The Muslim youth whose wedding to a Hindu neighbour was stopped in Lucknow’s Duda Colony by the police under the new anti-conversion law said neither of them planned to convert. Pointing out that the two had known each other for five years, the mother of the woman said the marriage had their sanction and nobody could stop it.
The families also said the wedding was planned before the law came into force, on November 28, and they would have sought permission if they knew it was required.
The groom, who works as a pharmacist, told The Indian Express, “There is no question of conversion… no discussion about conversation… because I feel that if two of us love each other, we can accept each other for who we are. If she is a Hindu, I can accept her religion and identity, and she agreed to do the same.” The woman was not at home.
The police had stopped the ceremony, being held as per Hindu rituals, on Wednesday night, on a complaint by the Hindu outfit Rashtriya Yuva Vahini, though no case has been filed. While the groom is 24, the bride is 22, and the two are neighbours. The 24-year-old said they were planning to hold both Muslim and Hindu rituals, and neither of them was converting. The police earlier said all they wanted was for the two to follow the norms of the new law and that “there was no offence”.
Speaking to The Indian Express on Friday at the house of the groom, the mother of the woman said, “It is no one’s business whom my daughter gets married to. We have lived in a mixed colony all our lives and have been friends with Muslims. Then, why can’t my daughter get married to a Muslim? He does not want her to convert either… I don’t know who complained to the police or if they acted on their own.”
The woman’s mother works as a cook; her father is a driver.
The groom said, “The two of us know each other, we like each other. I would not even call this a love marriage, both families had agreed and it was more an arranged marriage. I asked for her hand from her mother a year ago. I was sure that I would not marry her if her family didn’t agree.” His father was a rickshaw puller but is too old now; his mother died a few years back.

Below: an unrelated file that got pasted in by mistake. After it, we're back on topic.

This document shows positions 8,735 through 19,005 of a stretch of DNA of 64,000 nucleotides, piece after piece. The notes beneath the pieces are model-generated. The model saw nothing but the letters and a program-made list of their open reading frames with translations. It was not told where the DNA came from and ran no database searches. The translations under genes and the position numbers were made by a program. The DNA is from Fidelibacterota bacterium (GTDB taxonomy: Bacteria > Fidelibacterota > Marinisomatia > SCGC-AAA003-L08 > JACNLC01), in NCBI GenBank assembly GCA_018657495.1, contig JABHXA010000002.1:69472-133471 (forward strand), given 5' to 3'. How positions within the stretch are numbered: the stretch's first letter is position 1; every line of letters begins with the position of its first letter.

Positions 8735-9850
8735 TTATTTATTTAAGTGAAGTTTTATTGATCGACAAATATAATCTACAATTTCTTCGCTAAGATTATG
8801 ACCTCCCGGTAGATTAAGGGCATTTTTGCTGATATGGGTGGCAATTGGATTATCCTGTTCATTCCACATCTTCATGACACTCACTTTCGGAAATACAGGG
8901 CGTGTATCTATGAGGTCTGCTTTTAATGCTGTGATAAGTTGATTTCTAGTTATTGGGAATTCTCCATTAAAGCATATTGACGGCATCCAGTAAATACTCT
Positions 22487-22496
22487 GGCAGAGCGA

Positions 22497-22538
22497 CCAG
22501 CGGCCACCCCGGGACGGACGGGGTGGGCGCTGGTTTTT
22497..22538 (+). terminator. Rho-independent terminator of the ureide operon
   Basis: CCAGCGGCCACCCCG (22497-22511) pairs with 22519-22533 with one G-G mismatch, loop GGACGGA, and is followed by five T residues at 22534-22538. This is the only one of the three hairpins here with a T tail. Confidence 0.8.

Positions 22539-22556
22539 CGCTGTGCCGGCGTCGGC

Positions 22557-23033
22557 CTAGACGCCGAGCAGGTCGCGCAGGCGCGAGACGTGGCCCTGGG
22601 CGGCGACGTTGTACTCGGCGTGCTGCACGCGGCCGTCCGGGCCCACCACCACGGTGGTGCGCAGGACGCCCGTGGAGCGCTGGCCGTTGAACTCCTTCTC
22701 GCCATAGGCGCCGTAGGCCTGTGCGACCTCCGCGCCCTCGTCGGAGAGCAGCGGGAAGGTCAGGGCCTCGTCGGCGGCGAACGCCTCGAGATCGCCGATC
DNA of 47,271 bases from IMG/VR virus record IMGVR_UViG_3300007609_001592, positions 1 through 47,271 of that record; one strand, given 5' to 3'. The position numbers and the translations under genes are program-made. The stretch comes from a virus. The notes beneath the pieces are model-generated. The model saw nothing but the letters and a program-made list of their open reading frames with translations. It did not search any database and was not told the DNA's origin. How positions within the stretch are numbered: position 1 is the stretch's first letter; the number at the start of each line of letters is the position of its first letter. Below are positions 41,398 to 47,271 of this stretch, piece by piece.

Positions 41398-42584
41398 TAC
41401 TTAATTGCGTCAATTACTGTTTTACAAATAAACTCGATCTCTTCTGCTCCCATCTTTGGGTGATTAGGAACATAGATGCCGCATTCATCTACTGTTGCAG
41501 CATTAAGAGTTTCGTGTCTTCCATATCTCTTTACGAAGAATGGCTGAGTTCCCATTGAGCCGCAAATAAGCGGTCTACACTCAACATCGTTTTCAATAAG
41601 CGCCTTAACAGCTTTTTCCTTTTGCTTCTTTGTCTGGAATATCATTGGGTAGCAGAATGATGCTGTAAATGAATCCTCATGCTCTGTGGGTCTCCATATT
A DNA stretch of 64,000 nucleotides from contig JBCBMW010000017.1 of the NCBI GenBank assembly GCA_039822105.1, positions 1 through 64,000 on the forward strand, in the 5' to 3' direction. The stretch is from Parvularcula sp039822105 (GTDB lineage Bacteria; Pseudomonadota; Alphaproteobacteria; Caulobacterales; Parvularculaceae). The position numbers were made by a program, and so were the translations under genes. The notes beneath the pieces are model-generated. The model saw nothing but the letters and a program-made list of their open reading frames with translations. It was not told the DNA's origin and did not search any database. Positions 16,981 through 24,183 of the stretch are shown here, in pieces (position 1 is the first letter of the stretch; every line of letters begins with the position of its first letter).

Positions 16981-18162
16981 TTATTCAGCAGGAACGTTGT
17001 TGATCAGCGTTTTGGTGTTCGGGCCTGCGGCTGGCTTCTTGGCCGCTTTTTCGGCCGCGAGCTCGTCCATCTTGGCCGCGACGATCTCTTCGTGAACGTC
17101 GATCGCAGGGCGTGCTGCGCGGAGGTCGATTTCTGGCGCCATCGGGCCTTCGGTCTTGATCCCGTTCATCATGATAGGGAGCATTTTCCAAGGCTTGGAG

The wedding date had been fixed two months ago, the families said. “If we had known about the new law, we would have sought permission and this embarrassment could have been avoided,” the mother of the woman said. The groom said he was ready to apply to the district administration and wait as long as it takes. “There is no hurry, I will get married according to the rules and regulations.”
Under the UP Prohibition of Unlawful Conversion of Religion Ordinance, 2020, anyone wanting to convert to another religion has to seek permission from the District Magistrate at least two months in advance. Any “wrongful” conversion entails punishment under the law.
The groom added that they were open to marrying under the Special Marriage Act, which allows for a ceremony without any change of religion.
Recalling the wedding day, the mother of the woman said, “She had got ready, been to the beauty parlour. Then, all this happened. It was hard, but she is fine now.” She added they were not worried about the financial losses. “Eventually what matters is my daughter’s happiness… What if we had not allowed them to get married and they had eloped?”
Para Police Station SHO Triloki Singh earlier told The Indian Express that they intervened following a complaint by some Rashtriya Yuva Vahini representatives. “We told the families that under the new law, you can only get married if you have notified the DM for the specified time. We told them that it should not seem that there is pressure to convert,” he said.
Lucknow DCP (South) Ravi Kumar said the families had been provided a copy of the new law. “They have given in writing that they will seek permission from the DM. No offence has been committed and we have not lodged a case,” said Kumar.
Rashtriya Yuva Vahini national president K D Sharma said their outfit’s minority cell state chief, Yasir Khan, had lodged the complaint. Sharma lives less than a kilometre from where the couple stay. “I called up the SHO as well and told him to take necessary action… We are not against the marriage, but we want the new law to be followed,” Sharma said, claiming he had got a call from the national president of the Hindu Mahasabha too regarding the wedding.
Advocate Mukteshwar Mishra said if the couple did not intend to convert, the new law could not apply to them. “In case they intend to marry, they have to get their marriage solemnised under the Special Marriage Act. This will ensure that the provisions of the new Ordinance, which deals with illegal conversions, will not apply in their marriage. But both of them have to continue practising their respective religions,” Mishra said.
The families said they didn’t want any “jhanjhat”. “We are simple people. We somehow manage with what we make… When we get permission, the wedding will happen. If we don’t, then we will see what to do. However, we don’t see any reason for the administration denying us permission,” said the groom’s brother.
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